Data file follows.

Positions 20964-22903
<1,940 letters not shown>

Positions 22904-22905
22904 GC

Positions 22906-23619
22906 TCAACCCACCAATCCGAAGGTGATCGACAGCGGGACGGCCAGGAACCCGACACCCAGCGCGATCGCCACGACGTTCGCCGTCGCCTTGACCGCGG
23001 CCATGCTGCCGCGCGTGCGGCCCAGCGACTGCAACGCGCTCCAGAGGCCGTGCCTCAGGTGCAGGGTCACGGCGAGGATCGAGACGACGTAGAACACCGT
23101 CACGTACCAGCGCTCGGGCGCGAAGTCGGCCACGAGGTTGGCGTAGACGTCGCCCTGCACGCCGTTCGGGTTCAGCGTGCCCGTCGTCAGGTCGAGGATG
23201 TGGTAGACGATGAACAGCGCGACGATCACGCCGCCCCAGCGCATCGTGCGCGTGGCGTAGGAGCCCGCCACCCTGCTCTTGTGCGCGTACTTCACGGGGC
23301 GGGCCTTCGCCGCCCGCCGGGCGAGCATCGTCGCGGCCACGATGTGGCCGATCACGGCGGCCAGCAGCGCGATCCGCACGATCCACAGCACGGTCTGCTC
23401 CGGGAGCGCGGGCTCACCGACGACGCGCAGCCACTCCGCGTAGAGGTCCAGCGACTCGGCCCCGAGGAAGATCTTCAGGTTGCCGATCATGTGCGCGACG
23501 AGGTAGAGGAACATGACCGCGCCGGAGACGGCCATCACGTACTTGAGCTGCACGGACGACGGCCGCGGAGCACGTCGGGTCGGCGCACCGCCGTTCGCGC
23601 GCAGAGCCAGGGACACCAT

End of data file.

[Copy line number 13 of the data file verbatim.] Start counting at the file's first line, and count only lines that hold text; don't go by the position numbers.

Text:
23601 GCAGAGCCAGGGACACCAT